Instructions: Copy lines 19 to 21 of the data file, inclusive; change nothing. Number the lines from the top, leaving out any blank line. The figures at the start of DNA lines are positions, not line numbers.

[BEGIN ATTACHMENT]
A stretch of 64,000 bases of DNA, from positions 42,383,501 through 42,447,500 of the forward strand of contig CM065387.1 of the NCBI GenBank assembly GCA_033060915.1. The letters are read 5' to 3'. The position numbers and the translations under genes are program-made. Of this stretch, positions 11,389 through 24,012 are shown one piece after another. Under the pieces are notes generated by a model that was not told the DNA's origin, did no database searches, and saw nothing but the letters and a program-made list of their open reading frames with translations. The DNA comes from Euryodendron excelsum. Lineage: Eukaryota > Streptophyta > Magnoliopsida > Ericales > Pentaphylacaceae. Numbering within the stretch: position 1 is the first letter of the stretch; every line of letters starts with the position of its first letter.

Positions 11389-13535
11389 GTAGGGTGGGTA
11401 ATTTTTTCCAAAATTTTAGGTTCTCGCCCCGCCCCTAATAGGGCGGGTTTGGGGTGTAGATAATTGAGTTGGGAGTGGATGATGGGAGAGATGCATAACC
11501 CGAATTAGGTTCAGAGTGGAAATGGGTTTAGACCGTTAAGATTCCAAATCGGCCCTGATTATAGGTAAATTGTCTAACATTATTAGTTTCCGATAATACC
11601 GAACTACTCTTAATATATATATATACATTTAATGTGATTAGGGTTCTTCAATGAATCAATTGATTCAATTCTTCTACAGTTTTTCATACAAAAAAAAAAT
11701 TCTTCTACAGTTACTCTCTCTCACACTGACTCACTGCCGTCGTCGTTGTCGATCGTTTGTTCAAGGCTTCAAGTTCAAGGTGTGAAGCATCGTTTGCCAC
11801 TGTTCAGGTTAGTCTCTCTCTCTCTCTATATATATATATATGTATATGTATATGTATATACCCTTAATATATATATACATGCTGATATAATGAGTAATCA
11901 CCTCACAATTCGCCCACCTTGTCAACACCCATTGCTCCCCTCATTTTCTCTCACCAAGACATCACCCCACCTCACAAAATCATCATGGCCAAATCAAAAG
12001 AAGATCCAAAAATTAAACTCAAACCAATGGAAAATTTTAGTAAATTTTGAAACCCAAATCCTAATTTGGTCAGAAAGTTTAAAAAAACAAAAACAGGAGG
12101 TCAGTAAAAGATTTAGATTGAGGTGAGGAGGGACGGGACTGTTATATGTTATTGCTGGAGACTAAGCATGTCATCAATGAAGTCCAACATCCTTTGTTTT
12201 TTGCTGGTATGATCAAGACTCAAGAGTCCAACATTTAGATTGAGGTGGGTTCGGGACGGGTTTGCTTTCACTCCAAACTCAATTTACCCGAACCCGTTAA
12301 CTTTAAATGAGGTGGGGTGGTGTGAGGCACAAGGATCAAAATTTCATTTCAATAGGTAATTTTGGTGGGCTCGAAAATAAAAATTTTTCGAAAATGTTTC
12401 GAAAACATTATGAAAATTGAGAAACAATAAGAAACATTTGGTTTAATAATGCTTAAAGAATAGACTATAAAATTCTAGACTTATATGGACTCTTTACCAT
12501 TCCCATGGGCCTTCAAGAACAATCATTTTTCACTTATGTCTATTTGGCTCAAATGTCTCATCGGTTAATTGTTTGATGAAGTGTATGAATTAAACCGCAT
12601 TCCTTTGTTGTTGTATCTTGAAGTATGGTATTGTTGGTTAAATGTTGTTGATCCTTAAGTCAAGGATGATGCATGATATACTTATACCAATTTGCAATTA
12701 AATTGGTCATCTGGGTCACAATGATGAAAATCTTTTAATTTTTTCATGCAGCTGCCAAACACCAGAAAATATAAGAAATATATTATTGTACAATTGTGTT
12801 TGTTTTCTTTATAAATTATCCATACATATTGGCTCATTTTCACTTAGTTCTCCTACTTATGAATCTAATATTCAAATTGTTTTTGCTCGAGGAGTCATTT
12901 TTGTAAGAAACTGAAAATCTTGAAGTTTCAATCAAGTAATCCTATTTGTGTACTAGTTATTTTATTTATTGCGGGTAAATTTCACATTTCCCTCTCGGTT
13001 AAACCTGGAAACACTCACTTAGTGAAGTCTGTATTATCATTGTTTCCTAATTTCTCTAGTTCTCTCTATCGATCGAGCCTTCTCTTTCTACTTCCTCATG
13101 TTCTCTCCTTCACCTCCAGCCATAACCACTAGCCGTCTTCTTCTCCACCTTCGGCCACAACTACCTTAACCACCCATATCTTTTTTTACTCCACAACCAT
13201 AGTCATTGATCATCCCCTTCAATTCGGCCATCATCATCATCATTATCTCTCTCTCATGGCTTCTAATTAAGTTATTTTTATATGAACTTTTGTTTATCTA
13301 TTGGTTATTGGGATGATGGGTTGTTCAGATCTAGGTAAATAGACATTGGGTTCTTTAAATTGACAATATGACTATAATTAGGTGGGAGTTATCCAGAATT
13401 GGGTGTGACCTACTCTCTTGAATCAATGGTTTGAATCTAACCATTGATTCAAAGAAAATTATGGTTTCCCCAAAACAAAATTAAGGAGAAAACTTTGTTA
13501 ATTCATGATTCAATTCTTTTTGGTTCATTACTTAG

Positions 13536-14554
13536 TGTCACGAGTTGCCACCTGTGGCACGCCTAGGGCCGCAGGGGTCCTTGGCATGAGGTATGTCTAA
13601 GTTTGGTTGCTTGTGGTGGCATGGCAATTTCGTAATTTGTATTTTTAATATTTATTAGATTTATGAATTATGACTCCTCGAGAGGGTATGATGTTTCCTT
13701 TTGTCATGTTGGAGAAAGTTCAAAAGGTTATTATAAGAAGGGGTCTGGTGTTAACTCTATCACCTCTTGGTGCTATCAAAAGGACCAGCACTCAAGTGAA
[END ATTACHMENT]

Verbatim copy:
12901 TTGTAAGAAACTGAAAATCTTGAAGTTTCAATCAAGTAATCCTATTTGTGTACTAGTTATTTTATTTATTGCGGGTAAATTTCACATTTCCCTCTCGGTT
13001 AAACCTGGAAACACTCACTTAGTGAAGTCTGTATTATCATTGTTTCCTAATTTCTCTAGTTCTCTCTATCGATCGAGCCTTCTCTTTCTACTTCCTCATG
13101 TTCTCTCCTTCACCTCCAGCCATAACCACTAGCCGTCTTCTTCTCCACCTTCGGCCACAACTACCTTAACCACCCATATCTTTTTTTACTCCACAACCAT